Background: Despite increasing evidence that social media use is associated with adolescents’ mental well-being, little is known about the role of various factors in modifying the effect of this association during adolescence. This study examined the association between social media use and psychological distress among adolescents and explored whether sex, age, and parental support moderate this association.
Methods: Data came from a representative sample of middle and high school students in Ontario, Canada. Cross-sectional analyses included 6,822 students derived from the 2019 Ontario Student Drug Use and Health Survey.
Results: Our results showed that 48% of adolescents used social media for 3 h or more per day, and 43.7% had moderate to severe psychological distress, with a higher prevalence among females (54%) than males (31%). After adjustment for relevant covariates, heavy social media use (≥3 h/day) was associated with increased odds of severe psychological distress [odds ratio (OR): 2.01; 95% confidence interval (CI):1.59-2.55]. The association of social media use with psychological distress was modified by age (p < 0.05) but not sex or parental support. The association was stronger among younger adolescents.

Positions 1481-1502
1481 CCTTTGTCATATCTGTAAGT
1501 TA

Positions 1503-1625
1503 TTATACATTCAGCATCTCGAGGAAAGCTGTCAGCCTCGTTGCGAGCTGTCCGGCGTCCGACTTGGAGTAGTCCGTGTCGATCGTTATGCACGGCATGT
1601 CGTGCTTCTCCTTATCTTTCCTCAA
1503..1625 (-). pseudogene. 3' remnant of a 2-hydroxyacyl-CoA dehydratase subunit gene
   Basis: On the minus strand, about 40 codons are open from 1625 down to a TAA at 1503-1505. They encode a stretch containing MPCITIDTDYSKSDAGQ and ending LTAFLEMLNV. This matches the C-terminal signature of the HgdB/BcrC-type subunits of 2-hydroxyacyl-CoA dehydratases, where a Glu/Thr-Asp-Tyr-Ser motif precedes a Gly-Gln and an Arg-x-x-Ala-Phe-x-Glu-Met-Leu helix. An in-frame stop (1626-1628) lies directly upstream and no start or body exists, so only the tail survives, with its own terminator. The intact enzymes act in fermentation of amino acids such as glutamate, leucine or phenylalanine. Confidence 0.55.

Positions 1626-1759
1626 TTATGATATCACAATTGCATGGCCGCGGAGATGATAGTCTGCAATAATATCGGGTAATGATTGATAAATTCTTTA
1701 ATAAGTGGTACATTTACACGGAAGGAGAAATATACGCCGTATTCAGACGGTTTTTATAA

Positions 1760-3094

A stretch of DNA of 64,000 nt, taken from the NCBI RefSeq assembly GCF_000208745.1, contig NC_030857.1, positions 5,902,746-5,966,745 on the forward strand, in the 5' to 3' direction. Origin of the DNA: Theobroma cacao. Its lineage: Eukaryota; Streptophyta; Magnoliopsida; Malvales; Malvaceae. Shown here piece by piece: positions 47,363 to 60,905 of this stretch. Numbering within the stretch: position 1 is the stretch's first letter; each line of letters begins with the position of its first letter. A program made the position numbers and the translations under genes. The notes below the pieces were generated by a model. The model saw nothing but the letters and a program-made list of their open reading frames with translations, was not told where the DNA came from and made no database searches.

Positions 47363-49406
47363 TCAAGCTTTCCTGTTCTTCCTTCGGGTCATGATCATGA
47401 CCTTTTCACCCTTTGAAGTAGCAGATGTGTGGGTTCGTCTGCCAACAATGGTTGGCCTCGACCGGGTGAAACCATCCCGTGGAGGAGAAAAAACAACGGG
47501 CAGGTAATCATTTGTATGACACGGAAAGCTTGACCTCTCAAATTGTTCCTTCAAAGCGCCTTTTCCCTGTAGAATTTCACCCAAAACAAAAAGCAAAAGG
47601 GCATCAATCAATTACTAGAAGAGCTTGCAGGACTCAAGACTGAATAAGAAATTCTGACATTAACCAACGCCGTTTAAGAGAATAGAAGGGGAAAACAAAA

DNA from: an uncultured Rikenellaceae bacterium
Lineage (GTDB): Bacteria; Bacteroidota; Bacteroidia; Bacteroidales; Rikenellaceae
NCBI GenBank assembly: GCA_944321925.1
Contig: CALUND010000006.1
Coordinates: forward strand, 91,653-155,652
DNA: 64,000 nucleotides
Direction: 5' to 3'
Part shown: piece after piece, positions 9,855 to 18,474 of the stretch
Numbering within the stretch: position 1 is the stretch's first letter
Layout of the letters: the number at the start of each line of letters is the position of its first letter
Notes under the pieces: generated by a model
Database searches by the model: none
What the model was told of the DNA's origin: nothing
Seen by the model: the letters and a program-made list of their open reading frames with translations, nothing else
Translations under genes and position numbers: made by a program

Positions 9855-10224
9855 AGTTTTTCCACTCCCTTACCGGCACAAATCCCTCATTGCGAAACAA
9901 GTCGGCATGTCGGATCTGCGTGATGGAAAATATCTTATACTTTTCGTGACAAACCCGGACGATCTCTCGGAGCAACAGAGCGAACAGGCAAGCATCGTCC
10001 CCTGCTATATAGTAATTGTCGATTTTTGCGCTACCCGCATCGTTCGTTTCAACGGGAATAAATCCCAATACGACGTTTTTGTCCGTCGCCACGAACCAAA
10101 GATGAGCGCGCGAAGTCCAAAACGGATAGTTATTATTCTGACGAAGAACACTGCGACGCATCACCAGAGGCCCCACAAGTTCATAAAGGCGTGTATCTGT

Conclusion: Heavy social media use is associated with higher levels of psychological distress, with younger adolescents being the most vulnerable. Longitudinal studies are recommended for future research to examine in more depth the role of sex, age, and parental support in the association between social media use and psychological distress to better determine the strength and of the association.
Keywords: adolescents; mental health; psychological distress; screen time; social media.
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